Wednesday, June 20, 2018

World Refugee Day - World Solidarity - World Socialism

The media has on a number of occasions provoked panic among the public about refugees, often using metaphors such as “deluge” or “flood” which has considerably distorted the scale of the issue.  The media and the political mouthpieces of capitalist ideology have done their job well. Workers are being caught up by "patriotism". The patriotism of the capitalist class is better called national chauvinism. This "patriotism" equates loyalty to the nation with loyalty to the capitalist-controlled government and its policies. It seeks the acquiescence of workers in the crimes, aggressions, depredations and depravities of the ruling class and its agents.  It is intended to trick workers into sanctioning whatever is deemed in the interests of the business class. It's nationalistic baloney asserts that our interests as a “nation” are totally bound up with, if not identical , to those of our exploiters. It is all too easy to blame refugees for causing problems such as unemployment, bad housing or crime. 

The UK is not the  soft-touch for asylum seekers that politicians try to make out. The UK immigration system is extremely tough. Refugees aren't here to take advantage of the benefit system and steal our jobs. Refugees do not get large handouts from the state. As they await a decision on their asylum case they receive 30% less than those on Income Support (the minimum amount that a person can reasonably live on in UK according to the government themselves). Though many would love to refugees are not permitted to work. Statistics show there has been no refugee crime wave and that there's no established connection between asylum and increased crime rates. In fact, asylum seekers are more likely to be the victims of crime than the perpetrators. There has been an increase in the number of violent attacks on asylum seekers as a result of their negative portrayal in the popular press.

What an extraordinary notion it is that the world's rulers possess the right to tell us which bit of land we should live on? Nationalist feelings arise because of the incessant propaganda of the ruling class in each country to persuade the working majority that they are in some way essentially different from and superior to everyone from other countries. The apologists for capitalism who try to foment ill-feeling towards "foreigners" landing here, whether they come to escape persecution, or to obtain slightly higher wages, never attack those many members of the upper class, including many newspaper proprietors and football club owners, who swan about the world as if there were no such thing as borders and visas. But then, in a capitalist society, you can't really expect the rulers and the ruled to be judged by the same standard, can you?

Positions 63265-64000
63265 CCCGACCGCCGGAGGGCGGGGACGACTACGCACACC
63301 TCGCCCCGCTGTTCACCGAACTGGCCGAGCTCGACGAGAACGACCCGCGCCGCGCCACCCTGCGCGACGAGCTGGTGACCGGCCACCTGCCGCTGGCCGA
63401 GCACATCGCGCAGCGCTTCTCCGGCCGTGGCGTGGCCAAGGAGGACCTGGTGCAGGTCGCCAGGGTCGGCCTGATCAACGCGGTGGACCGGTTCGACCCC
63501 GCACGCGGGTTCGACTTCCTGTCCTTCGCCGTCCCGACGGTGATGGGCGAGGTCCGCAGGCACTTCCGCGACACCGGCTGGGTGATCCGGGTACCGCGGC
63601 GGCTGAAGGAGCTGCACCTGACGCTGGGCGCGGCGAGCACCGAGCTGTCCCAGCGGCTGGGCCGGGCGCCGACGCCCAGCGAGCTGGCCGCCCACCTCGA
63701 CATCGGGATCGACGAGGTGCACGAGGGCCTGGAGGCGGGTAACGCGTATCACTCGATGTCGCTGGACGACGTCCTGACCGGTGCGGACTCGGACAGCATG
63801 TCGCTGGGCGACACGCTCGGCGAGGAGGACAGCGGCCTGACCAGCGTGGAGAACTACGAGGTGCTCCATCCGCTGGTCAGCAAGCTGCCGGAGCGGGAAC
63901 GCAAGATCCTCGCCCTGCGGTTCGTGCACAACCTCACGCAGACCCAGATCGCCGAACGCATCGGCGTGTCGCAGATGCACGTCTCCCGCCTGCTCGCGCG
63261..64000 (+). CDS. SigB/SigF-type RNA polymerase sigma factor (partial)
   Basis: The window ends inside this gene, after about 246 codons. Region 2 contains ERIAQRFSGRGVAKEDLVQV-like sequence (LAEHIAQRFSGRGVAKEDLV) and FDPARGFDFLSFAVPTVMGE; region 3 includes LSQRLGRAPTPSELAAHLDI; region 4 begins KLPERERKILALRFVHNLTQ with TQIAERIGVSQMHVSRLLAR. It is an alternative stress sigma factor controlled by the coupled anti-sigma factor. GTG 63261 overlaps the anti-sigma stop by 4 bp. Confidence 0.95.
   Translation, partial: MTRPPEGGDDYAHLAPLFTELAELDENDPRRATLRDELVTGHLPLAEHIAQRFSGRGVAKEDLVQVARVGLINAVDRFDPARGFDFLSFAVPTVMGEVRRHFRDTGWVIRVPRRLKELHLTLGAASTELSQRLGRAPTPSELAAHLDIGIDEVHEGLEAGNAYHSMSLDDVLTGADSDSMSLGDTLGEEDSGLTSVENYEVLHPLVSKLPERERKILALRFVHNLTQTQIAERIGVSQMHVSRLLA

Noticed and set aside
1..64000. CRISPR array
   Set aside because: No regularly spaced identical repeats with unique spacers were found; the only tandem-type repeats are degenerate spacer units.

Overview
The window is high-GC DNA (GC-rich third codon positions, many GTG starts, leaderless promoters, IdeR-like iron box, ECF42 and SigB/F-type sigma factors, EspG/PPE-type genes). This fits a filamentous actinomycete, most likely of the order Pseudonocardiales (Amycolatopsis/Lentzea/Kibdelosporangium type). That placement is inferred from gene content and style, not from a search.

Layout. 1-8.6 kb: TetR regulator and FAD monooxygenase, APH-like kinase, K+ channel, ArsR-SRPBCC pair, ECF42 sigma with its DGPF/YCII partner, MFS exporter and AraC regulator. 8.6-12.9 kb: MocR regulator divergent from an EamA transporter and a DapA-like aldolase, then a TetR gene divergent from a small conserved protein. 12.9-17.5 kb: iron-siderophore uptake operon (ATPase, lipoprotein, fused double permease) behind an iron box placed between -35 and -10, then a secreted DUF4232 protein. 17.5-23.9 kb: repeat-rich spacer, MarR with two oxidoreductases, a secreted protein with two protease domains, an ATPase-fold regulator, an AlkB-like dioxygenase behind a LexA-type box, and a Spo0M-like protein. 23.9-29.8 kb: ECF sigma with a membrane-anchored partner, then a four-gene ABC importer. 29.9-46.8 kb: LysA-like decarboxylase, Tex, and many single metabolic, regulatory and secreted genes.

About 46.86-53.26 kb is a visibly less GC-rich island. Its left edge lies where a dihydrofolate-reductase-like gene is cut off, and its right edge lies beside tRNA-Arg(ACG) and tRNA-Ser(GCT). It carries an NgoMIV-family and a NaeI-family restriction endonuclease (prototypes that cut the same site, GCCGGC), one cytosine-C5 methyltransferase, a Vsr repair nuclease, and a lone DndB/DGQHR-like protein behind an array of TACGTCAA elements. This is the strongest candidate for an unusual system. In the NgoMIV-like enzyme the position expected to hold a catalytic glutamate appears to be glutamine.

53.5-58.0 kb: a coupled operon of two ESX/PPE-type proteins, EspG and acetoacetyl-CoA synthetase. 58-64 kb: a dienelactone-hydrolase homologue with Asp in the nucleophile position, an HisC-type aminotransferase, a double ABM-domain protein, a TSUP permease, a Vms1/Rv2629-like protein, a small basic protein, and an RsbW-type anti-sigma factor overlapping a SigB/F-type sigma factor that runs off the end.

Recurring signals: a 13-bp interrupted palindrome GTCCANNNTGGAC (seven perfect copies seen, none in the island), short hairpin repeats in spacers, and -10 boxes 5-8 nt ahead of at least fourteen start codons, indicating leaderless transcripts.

The wailing in our country about the "refugee invasion" has been long and loud.  Native-born workers feel imperilled because...they are imperilled. These are boom times for the employing class, but for all others are being squeezed. It's this economic vulnerability that anti-refugee forces play on. But pointing to refugees and blaming them for the economic pain local people are feeling is a lie. The truth is that even if there were no asylum seekers the misery that is felt would remain, for asylum seeker are not the ones who:
    Downsized and offshored jobs
    Stagnated wages and created zero-hour contracts
    Reclassified employees as "independent sub-contractors" in the gig economy (Uberisation) leaving them with no benefits or labour rights.
Powerless and vulnerble refugees didn't do these things. The rich did.

Unique amongst all political parties, left or right, the Socialist Party has no national axe to grind. We side with no particular state or government. We have no time for border controls. The world over, workers must do what they can individually and collectively to survive and resist capitalism. In many parts of the world that means escaping political tyranny or economic poverty. Workers should try and resist taking sides. We must not blame another worker for our poverty.

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